The answers to both of these questions depends strongly on context. Obviously, any single note played in isolation won't sound functionally different from any other note played in isolation, so in order to give it functional meaning (as a 2nd or 5th or what have you) you need to play it in the context of a key.
Consider that we're in the key of C major. The tonic chord of that key is C-E-G. If you were to play that chord and sustain it with your left hand on a piano, and then improvise a melody on the other notes in the key of C major with your right hand (white keys), you would hear that it makes the most sense to come to a resting point in your melody on one of the same notes in the chord; namely, the root, 3rd, and 5th.
All of the other notes in the key (the 2nd, 4th, 6th, and 7th) will never resolved to in the context of "common practice" harmony. Each note has a different direction it tends to resolve. I am alluding to the practice of tension vs. resolution in common practice harmony--you build tension by using "unstable" notes and chords, and then resolve them in an artful way to a "stable" chord. The 7th, for example, likes to resolve up by a half step to the root. The 4th likes to resolve down by half step to the 3rd.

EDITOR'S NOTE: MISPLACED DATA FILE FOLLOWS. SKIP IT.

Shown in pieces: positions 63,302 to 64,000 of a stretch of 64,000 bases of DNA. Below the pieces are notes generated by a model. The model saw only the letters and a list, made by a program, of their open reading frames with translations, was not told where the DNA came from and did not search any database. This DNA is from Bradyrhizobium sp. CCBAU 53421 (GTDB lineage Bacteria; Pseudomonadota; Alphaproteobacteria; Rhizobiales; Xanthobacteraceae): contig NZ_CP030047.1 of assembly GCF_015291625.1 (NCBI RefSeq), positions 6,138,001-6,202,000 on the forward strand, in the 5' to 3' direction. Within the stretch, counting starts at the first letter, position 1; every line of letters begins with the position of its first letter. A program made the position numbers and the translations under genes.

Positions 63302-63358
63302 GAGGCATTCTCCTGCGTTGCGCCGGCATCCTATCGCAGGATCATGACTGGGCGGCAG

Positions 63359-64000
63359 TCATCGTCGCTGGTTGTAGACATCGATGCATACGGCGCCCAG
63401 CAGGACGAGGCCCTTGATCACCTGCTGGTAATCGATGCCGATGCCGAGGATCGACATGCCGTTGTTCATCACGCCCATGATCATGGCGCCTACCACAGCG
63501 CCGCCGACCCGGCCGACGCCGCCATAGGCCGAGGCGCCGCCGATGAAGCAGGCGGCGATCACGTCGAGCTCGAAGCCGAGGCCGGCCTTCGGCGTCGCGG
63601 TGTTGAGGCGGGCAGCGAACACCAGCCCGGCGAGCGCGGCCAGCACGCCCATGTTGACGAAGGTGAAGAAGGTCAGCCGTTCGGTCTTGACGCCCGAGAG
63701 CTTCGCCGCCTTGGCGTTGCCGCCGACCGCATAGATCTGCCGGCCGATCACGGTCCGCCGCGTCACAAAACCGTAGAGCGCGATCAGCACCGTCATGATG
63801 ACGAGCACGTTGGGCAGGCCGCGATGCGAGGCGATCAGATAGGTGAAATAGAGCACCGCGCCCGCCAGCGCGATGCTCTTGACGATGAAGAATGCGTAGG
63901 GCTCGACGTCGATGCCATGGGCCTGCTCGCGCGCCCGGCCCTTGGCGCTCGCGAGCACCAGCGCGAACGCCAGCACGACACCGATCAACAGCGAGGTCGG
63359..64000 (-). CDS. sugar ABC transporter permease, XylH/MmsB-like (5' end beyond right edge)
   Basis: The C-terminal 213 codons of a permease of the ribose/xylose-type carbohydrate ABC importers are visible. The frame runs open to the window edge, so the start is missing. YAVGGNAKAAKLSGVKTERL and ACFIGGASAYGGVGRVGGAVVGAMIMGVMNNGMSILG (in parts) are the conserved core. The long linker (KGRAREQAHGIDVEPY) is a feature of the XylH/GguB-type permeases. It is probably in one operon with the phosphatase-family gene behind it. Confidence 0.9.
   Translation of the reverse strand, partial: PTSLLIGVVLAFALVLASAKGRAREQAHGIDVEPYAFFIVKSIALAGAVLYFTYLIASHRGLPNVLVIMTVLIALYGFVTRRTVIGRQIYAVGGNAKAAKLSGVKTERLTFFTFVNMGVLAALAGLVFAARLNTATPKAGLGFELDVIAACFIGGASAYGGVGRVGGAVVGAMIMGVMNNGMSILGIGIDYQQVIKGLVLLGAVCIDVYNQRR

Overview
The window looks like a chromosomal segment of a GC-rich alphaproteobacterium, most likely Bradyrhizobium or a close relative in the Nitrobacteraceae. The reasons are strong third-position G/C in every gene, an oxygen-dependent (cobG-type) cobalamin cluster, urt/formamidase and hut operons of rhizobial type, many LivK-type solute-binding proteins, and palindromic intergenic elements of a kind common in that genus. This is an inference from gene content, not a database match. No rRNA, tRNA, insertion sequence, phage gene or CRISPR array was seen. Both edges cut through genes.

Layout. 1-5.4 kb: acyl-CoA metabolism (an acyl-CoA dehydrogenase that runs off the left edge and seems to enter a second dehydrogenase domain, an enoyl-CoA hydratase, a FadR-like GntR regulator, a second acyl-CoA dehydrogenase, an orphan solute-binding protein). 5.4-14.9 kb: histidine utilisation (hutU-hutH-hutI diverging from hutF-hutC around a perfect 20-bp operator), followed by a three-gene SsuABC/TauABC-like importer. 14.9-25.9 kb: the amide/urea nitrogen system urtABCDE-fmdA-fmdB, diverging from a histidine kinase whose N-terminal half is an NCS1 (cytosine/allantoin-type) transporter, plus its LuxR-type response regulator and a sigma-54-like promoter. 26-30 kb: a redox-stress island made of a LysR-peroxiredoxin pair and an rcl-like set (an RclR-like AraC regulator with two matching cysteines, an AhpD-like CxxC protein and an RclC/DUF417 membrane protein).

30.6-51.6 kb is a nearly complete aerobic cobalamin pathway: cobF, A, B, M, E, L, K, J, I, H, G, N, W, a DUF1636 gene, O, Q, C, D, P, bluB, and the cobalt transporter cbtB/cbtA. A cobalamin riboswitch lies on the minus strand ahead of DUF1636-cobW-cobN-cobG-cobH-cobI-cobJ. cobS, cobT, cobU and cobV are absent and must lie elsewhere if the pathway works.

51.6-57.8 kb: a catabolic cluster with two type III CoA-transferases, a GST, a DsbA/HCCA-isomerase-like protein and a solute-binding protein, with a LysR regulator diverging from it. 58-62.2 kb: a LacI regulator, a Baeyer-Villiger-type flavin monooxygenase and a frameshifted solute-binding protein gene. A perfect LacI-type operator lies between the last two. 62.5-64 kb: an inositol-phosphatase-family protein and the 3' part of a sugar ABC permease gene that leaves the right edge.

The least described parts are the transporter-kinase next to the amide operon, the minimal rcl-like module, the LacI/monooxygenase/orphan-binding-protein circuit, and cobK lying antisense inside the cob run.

To address the 2nd part of your question, major and minor chords and intervals are the most stable, and something given the name augmented or diminished, as a result, implies an amount of instability in whatever context you're in. Usually, this also implies notes outside of those diatonic to the key (chromatic notes).
This answer is a pretty vast simplification over the complication and nuance that is involved in common practice harmony, but a full overview is too general for StackExchange. A good starting place is the Wikipedia article on Diatonic Function and related articles.